The typical, if not universal, case is for culture to construct defensiveness as group hate and individual cantankerousness of some form. Then, mere participating in one’s culture can trap the best of humans into evil ways. Every culture has to include defensive strategies, and people readily get trapped in these. The really evil tend to be products of culture and controllingness and meanness and insecurity—insecurity about social place, so that they are easily hurt and scared.
Hatred of a treacherous enemy is phenomenologically and behaviorally a very different thing from hatred of a traditionally despised minority. I remember from my childhood in the south and midwest how many whites liked the African-Americans they knew, got along well with them, and even worked alongside them, but still deeply hated “Black people” (they used a stronger word) in general. German hatred of Jews in the 1930s was similar; Hitler seems genuinely to have hated Jews in a personal way, but most Germans seem to have had a dutiful cultural hatred that was not a personal emotion. Descriptions of the genocides in Rwanda and Cambodia often portray the killers as being animated by a sort of hysteria that led them to do things they did not really want to do to people they had previously liked. Cultural traditions and evil leaders, not actual personal emotion, led to “hatred” and murder (see e.g. (Baumeister 1997, 2006; Staub 1989). Indeed, the (otherwise) nicest may be among the most intolerant, because they are the most successfully encultured.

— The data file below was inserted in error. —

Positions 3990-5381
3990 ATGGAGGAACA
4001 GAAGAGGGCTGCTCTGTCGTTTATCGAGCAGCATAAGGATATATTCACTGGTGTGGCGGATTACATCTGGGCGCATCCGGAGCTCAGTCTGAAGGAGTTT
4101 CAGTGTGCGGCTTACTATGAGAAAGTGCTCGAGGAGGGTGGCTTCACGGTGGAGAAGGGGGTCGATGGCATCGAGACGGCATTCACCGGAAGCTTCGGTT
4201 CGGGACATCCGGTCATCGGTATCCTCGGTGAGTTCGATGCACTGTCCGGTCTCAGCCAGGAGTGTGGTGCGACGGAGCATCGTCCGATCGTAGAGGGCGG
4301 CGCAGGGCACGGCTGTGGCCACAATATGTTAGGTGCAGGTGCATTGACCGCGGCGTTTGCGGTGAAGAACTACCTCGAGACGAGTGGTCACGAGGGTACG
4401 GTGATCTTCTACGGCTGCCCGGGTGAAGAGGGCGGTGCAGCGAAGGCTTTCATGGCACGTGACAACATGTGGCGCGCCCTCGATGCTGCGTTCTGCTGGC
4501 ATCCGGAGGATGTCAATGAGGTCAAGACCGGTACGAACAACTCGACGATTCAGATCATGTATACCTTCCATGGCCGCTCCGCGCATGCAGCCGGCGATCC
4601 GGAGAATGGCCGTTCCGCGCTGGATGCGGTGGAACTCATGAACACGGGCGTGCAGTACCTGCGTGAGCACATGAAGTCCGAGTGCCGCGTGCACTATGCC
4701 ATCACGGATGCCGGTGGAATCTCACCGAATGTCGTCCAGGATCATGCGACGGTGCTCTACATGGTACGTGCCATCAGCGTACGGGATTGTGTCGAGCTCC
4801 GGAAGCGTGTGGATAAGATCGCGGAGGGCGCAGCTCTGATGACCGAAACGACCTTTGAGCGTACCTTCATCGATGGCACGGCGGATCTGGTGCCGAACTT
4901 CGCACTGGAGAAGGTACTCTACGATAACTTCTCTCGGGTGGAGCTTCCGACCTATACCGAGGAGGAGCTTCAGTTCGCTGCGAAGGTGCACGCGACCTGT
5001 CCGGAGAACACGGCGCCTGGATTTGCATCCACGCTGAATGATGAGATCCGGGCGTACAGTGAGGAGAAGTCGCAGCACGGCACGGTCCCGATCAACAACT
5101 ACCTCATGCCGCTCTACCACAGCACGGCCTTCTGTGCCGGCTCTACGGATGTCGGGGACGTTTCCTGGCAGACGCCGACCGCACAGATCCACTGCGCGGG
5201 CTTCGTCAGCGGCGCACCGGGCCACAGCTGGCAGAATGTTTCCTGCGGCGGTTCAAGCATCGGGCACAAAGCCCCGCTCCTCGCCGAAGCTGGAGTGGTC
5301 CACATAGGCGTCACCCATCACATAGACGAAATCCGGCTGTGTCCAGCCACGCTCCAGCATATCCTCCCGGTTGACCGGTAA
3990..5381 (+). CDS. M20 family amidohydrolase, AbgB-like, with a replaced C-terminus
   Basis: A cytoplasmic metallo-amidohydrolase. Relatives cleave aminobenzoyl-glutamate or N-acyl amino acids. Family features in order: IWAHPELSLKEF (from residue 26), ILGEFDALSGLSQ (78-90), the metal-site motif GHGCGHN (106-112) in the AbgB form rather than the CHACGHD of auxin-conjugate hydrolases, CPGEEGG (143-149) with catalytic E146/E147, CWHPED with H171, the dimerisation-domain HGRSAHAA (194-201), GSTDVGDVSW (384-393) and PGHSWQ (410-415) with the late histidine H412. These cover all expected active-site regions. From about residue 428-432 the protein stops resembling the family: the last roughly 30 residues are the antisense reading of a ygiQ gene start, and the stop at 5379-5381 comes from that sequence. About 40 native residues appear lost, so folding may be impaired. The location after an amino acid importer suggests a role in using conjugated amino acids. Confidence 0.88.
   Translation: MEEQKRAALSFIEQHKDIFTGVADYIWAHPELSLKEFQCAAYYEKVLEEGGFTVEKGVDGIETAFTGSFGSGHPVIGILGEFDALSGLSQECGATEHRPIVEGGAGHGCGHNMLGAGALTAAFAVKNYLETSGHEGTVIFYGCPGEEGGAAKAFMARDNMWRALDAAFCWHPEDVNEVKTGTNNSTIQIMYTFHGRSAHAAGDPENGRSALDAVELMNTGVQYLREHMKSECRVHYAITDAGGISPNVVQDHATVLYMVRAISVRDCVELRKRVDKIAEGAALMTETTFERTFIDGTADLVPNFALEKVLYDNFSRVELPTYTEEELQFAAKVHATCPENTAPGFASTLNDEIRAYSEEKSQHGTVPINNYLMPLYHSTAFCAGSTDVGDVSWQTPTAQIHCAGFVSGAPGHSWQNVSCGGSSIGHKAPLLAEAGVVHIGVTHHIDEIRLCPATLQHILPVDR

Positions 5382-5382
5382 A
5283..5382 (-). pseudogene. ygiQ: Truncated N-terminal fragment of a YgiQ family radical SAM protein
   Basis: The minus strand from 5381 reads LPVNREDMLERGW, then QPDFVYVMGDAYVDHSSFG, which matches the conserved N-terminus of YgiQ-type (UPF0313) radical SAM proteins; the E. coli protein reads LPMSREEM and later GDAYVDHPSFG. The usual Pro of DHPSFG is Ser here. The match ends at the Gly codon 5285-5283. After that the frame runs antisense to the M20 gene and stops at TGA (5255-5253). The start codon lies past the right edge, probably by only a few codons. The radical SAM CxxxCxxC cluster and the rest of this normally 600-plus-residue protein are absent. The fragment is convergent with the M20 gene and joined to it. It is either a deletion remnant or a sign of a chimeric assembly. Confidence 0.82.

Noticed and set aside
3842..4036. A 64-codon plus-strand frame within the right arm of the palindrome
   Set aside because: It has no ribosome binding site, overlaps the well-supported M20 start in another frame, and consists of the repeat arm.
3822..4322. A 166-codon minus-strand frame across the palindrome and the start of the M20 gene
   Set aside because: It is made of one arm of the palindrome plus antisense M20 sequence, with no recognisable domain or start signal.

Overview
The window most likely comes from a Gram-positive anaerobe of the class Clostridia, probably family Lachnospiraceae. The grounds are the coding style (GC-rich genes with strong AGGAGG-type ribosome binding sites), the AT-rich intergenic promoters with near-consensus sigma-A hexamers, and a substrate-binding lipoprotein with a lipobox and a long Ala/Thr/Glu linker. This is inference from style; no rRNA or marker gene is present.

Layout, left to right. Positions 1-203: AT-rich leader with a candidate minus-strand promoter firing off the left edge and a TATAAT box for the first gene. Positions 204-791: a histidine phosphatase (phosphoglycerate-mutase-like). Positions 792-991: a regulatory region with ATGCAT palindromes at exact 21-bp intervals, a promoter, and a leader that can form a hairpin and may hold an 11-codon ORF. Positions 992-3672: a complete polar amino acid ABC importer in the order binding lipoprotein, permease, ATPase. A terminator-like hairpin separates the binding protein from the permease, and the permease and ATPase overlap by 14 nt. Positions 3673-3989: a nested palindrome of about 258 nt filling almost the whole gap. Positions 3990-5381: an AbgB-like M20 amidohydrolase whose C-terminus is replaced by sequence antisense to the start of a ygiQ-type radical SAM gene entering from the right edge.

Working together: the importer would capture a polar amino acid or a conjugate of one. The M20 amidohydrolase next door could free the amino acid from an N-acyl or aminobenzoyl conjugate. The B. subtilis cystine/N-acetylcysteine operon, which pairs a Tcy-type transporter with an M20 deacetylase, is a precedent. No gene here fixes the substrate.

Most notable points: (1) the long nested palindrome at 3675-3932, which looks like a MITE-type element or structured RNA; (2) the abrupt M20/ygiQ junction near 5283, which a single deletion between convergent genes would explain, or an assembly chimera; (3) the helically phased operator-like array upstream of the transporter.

One classic situation that provokes group hate and massacre is takeover of land by a strong group from a weak one (Kiernan 2007). Such settler or colonial wars frequently lead to extermination of the landholding group. Native Americans were reduced in population about 95% by 1900—mostly by disease, but a large amount of the death was from massacre and lopsided “wars,” and many groups were exterminated systematically and completely. Australian Aboriginals fared the same. The Mongols and Tamerlane’s Turkic fighters depopulated whole regions and recolonized them. Ben Kiernan, in his great work Blood and Soil, has traced dozens of such cases, with a cumulative death toll well into the hundreds of millions.